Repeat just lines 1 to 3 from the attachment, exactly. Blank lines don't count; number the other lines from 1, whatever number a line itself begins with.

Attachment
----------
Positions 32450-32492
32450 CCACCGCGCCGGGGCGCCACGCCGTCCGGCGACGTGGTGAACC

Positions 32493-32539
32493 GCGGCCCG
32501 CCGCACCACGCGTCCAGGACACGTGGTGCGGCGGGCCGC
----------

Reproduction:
Positions 32450-32492
32450 CCACCGCGCCGGGGCGCCACGCCGTCCGGCGACGTGGTGAACC

Positions 32493-32539